Back pain affects millions people worldwide and is the most common reason people miss work or visit the doctor. Symptoms can vary depending on the cause, and treatment is based on the severity. After attempting multiple treatments, you and your doctor can decide if surgery is the best option for you.
Back Pain Causes, Symptoms, and Diagnosis
Common causes of back pain include muscle strain, bulging or ruptured disks, arthritis, and osteoporosis. Depending on the cause, you may experience aching, shooting, burning, or stabbing sensations that can radiate down the leg when walking, bending, or lifting.
If your back pain does not get better after a few days of rest, it is best to see your doctor. Your doctor can perform an x-ray, CT, or MRI to determine the cause of the pain and establish a treatment plan.
Initially, your doctor will most likely look at non-surgical options. They may prescribe over-the-counter pain relievers such as ibuprofen or naproxen and topical pain relievers such as ointments or patches to be placed over the painful area. Muscle relaxants and opioids may also be prescribed if needed.
Physical therapy can also be helpful, as therapists help strengthen the muscles to improve posture and flexibility. They can also teach you how to modify movements and continue to be active while minimizing pain.
Cortisone injections are also a popular treatment as the medication is injected into the joint. This decreases inflammation and pain, but it is usually only temporary. Likely, you will need multiple injections in a year if you need long-term relief.
Cortisone injections are often used in conjunction with physical therapy, especially if the therapy is too painful to be effective. With the injections, you can more easily work through the therapy, strengthening the muscles that may be causing you pain. Ideally, this makes future injections unnecessary.
Most back pain can be fixed without surgery, and surgical treatment is often the last option for back pain. However, if your back pain is chronic and does not respond to any non-surgical treatments, talking to a spine surgeon may be the next option for you.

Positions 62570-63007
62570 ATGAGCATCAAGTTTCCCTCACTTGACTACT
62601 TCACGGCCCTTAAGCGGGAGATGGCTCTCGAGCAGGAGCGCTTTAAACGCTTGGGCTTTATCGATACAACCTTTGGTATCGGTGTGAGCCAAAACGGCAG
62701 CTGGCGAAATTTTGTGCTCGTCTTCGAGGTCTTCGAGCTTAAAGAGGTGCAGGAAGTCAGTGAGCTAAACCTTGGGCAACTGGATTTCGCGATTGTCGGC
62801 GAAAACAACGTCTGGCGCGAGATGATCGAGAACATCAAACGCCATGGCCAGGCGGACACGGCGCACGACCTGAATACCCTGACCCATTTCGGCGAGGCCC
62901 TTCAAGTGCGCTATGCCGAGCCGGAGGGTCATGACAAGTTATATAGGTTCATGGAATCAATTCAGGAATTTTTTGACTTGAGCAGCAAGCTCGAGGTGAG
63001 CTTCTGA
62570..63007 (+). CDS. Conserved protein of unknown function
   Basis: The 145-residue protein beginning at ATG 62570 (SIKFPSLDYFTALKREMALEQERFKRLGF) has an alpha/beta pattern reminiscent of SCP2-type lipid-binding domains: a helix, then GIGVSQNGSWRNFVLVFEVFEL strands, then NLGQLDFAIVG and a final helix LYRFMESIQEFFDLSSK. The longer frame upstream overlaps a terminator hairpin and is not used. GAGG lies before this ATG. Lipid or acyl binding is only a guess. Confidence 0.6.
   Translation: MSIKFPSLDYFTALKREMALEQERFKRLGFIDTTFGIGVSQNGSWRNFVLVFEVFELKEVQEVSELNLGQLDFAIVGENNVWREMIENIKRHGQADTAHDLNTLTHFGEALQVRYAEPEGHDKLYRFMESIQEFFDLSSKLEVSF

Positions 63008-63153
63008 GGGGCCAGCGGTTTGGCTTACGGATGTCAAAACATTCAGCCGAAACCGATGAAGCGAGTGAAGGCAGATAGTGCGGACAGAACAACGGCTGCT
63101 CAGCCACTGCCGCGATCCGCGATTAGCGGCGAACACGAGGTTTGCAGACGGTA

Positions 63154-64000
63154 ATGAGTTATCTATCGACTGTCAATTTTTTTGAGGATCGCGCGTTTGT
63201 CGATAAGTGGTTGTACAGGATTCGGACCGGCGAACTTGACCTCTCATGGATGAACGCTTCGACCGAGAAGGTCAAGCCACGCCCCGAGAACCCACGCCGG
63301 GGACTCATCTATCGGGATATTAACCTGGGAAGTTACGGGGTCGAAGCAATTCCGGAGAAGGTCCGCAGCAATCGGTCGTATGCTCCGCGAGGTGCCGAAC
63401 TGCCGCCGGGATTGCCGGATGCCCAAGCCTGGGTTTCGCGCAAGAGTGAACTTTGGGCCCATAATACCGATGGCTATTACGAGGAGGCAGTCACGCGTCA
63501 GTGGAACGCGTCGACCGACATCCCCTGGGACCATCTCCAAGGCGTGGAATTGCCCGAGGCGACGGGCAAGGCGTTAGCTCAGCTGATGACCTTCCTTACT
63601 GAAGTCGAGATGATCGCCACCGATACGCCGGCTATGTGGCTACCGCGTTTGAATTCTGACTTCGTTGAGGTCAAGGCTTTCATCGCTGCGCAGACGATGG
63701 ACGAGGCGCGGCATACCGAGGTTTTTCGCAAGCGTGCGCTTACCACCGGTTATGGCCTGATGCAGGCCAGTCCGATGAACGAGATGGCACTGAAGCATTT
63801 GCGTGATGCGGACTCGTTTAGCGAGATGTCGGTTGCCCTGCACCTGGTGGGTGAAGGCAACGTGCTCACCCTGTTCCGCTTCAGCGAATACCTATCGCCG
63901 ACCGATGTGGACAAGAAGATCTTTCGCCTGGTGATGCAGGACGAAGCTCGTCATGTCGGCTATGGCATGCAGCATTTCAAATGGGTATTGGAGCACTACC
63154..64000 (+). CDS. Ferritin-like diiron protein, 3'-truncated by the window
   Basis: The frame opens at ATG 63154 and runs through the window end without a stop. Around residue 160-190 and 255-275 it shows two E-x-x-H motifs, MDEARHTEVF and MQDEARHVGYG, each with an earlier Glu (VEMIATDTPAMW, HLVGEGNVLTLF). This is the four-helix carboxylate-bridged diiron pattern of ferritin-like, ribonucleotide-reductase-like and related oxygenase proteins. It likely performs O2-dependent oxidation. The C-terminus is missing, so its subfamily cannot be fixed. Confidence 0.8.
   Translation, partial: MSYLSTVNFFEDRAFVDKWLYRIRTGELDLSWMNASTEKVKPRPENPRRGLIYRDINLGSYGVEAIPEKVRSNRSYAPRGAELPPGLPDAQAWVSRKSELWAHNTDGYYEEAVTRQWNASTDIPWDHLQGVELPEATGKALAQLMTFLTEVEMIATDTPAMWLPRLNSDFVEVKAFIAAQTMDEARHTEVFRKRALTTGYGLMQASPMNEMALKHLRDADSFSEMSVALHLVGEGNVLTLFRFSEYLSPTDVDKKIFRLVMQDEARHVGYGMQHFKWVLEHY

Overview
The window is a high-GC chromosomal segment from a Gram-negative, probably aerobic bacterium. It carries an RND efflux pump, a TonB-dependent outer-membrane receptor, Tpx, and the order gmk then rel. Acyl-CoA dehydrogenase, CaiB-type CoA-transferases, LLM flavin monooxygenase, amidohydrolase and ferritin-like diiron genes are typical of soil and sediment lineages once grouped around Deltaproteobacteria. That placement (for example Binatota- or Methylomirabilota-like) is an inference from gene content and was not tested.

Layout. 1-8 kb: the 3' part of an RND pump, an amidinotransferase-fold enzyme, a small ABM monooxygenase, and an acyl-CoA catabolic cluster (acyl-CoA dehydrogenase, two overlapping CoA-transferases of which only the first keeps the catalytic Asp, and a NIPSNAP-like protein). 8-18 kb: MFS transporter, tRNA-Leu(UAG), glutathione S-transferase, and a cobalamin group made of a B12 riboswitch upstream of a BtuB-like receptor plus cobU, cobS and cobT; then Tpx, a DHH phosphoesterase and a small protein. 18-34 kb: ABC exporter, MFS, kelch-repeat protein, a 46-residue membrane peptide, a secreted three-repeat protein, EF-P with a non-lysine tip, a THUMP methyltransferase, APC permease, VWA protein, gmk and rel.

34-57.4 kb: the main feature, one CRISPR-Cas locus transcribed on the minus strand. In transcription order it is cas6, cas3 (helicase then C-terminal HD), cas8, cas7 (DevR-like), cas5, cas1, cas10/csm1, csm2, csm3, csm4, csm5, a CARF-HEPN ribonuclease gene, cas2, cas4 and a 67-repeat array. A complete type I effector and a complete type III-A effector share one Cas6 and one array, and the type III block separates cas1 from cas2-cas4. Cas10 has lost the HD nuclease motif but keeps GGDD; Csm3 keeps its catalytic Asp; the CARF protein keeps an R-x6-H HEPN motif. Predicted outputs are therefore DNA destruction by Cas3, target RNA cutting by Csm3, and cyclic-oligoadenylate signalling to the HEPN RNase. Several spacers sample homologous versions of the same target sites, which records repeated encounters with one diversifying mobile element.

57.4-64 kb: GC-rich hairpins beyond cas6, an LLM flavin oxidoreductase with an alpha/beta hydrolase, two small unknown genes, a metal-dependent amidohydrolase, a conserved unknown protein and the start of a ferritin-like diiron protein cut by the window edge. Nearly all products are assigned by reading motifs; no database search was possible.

Most of the issues that require back surgery affect or could affect your spinal cord. For example, if you’re experiencing weakness, numbness, or even a loss of bowel or bladder control because of spinal damage, your chiropractor will likely refer you to a surgeon. This nerve damage may be caused by a slipped disk, an infection, a broken bone, or another spinal health issue. Your surgeon can discuss your options with you so you can make the best choice.
Minimally Invasive Spine Surgery
If surgical treatment is warranted, minimally invasive spine surgery can be an excellent option for you. During minimally invasive spinal surgery, the surgeon uses only a tiny incision to view and operate on the spine. This surgery can be used to treat herniated discs, spinal stenosis, spinal deformities, spinal instability, spondylolysis, spinal fractures, spinal tumors, and spinal infections. Because this incision is small, there is less pain and a faster recovery time.
This surgery can often be done as an outpatient procedure, so most people will return home the same day. You may have bending and lifting restrictions, be required to wear a back brace, or need physical therapy for a short time afterwards to strengthen the muscles around the spine. In any case, you should always follow your healthcare provider’s instructions.
After your doctor diagnoses the cause of your back pain, creating a treatment plan is essential. If non-surgical treatment is not effective, surgery may be the best course of action. Since minimally invasive spine surgery can have greater benefits with less pain and a faster recovery time, you should ask your surgeon about this option. Discuss with your surgeon to find out what works best for you.